Fig. 31.-Deep prickle-celled cancer of cheek in a young man. (Sutton's collection).
The most important thing to remember about this group of cancers is that they frequently metastasize. The author made a special study of this point in the paper already referred to, and has found that out of the 60 cases reported, 38 were followed for three years or more, and that out of these 38 cases, 23 had definite metastases. Ir certain of these cases the metastatic growths apparently formed at a very early date, 4 when the primary growth was of not more than one month's duration. Spinocelled tumors of the body and head seem to be rather more apt to metastasize than those upon the limbs, and those originating from x-ray or arsenic keratoses sec especially dangerous in this respect.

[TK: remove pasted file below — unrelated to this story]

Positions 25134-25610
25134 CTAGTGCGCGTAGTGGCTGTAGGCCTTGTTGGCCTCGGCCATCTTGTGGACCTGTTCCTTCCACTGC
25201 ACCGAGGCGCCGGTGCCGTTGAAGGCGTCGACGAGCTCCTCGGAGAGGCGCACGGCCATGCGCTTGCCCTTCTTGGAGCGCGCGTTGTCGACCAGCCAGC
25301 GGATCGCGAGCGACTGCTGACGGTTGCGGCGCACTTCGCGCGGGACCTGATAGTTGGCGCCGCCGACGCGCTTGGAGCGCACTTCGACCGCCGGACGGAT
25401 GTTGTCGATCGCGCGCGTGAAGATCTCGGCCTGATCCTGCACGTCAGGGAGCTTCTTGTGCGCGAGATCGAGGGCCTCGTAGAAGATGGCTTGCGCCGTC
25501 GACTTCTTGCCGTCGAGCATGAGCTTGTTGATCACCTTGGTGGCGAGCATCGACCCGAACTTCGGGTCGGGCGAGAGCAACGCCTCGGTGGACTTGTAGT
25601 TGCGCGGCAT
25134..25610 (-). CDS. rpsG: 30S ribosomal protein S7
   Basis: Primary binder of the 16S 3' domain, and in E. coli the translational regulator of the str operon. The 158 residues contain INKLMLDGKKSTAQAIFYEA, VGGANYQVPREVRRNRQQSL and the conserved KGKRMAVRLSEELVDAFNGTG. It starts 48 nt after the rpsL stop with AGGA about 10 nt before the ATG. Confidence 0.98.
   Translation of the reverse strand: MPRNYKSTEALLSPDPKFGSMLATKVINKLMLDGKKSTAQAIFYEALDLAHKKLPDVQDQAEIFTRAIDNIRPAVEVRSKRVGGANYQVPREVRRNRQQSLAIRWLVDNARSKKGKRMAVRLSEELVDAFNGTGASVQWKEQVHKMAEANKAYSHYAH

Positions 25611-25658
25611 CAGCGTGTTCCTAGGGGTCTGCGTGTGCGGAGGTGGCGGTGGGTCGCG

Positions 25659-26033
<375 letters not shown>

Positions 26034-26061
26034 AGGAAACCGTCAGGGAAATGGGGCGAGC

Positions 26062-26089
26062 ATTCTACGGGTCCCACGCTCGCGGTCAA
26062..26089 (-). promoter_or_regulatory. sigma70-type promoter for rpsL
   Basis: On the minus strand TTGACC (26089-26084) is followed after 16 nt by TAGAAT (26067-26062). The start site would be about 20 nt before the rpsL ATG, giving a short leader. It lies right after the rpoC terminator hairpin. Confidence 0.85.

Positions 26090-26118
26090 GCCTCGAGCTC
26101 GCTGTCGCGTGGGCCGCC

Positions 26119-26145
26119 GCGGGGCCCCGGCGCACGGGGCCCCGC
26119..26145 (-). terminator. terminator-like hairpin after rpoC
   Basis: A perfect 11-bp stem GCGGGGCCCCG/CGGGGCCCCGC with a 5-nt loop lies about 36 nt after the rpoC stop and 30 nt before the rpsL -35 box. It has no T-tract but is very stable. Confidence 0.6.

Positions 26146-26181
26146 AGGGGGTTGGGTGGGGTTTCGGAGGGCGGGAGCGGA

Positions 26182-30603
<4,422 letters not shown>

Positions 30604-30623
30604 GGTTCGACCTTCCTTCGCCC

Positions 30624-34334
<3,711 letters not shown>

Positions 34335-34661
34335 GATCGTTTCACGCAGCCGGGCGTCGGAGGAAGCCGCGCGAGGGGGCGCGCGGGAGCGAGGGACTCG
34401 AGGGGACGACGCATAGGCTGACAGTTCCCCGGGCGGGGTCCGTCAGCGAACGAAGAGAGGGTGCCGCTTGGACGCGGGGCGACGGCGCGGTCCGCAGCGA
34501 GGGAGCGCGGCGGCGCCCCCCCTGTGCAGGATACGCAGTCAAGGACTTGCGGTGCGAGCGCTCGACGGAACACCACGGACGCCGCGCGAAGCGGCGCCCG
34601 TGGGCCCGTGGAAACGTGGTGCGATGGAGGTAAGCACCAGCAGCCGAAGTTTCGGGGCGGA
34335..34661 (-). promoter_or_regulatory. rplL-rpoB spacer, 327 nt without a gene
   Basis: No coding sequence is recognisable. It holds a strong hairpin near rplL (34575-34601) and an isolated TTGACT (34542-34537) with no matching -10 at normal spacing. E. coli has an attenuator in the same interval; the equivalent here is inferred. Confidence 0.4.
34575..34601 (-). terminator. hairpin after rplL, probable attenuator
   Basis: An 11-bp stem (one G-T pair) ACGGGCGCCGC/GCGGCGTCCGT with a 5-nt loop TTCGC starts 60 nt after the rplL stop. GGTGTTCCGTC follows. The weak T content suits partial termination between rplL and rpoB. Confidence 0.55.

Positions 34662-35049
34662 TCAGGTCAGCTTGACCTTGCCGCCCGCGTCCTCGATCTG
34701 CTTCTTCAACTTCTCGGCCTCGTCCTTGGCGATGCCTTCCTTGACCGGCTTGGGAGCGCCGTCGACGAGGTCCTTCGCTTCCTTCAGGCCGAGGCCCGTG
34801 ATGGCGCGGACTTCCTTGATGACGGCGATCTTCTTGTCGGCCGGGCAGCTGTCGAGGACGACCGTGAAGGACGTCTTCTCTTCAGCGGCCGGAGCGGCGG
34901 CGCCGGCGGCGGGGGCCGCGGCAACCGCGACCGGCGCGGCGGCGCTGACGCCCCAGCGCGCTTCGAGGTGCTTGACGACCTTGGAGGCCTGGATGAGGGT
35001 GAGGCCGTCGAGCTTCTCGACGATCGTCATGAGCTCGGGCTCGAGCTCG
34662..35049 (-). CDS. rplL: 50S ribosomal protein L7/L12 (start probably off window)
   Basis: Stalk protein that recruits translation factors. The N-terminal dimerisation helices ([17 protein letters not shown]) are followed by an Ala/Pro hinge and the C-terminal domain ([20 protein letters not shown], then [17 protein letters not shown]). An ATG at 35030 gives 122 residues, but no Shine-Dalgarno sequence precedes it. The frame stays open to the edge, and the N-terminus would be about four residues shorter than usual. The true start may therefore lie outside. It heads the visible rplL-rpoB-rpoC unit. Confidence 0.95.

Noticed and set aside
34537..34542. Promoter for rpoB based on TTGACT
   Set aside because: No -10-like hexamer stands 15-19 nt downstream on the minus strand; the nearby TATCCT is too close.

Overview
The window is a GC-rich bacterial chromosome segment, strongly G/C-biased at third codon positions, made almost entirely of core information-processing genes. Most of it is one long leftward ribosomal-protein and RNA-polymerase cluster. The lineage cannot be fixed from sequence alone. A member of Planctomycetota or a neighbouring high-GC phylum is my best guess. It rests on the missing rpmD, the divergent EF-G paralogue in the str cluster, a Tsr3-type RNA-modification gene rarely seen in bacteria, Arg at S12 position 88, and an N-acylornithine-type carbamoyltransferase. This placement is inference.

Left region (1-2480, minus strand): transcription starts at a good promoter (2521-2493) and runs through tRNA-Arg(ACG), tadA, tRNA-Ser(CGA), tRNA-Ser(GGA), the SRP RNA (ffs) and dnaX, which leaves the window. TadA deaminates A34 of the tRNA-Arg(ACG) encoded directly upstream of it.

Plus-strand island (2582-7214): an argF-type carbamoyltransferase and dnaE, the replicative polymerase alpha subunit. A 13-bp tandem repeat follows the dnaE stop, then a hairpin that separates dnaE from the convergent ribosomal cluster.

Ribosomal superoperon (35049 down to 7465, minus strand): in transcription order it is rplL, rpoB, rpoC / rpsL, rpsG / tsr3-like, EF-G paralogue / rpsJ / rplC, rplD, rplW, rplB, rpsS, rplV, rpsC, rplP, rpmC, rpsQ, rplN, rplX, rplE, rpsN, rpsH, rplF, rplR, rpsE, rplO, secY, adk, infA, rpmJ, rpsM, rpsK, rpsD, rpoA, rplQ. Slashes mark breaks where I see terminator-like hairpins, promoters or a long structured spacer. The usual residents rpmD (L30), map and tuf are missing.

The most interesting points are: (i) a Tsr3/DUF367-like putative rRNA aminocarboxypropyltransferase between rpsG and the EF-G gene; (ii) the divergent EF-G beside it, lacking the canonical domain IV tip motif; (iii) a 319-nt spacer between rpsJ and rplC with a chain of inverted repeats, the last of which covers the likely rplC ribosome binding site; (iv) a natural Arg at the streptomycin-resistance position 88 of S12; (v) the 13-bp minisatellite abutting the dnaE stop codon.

The spinocelled malignant warts first appear as wart-like growths, which develop rather slowly. There is often a tendency toward pe-dunculation, and there is no cancerous infiltrate at the base. As a result, these growths do not form metastases.
Fig. 32.-Rapidly growing cancer developing from within the ear. (Heidingsfeld's collection).
If one of these tumors be excised and then cut into halves, a number of interesting things may be seen by the naked eye-things that go a long way toward making an accurate diagnosis. There is usually rather wide and deep invasion of the corium; perhaps of the underlying muscle. Bloodgood states: "The epithelial alveoli are distinctly white in color, finely granular, and arranged in a more or less uniform papillary shape. . . . The fine, branching white lines are composed of masses of spinal-celled epithelium on a connective tissue basis." These lines are very much coarser than the lines in basal-celled growths, for in this latter conease; only rarely are there any great number of polymorphonuclear leucocytes, and then usually only when secondary infection has taken place.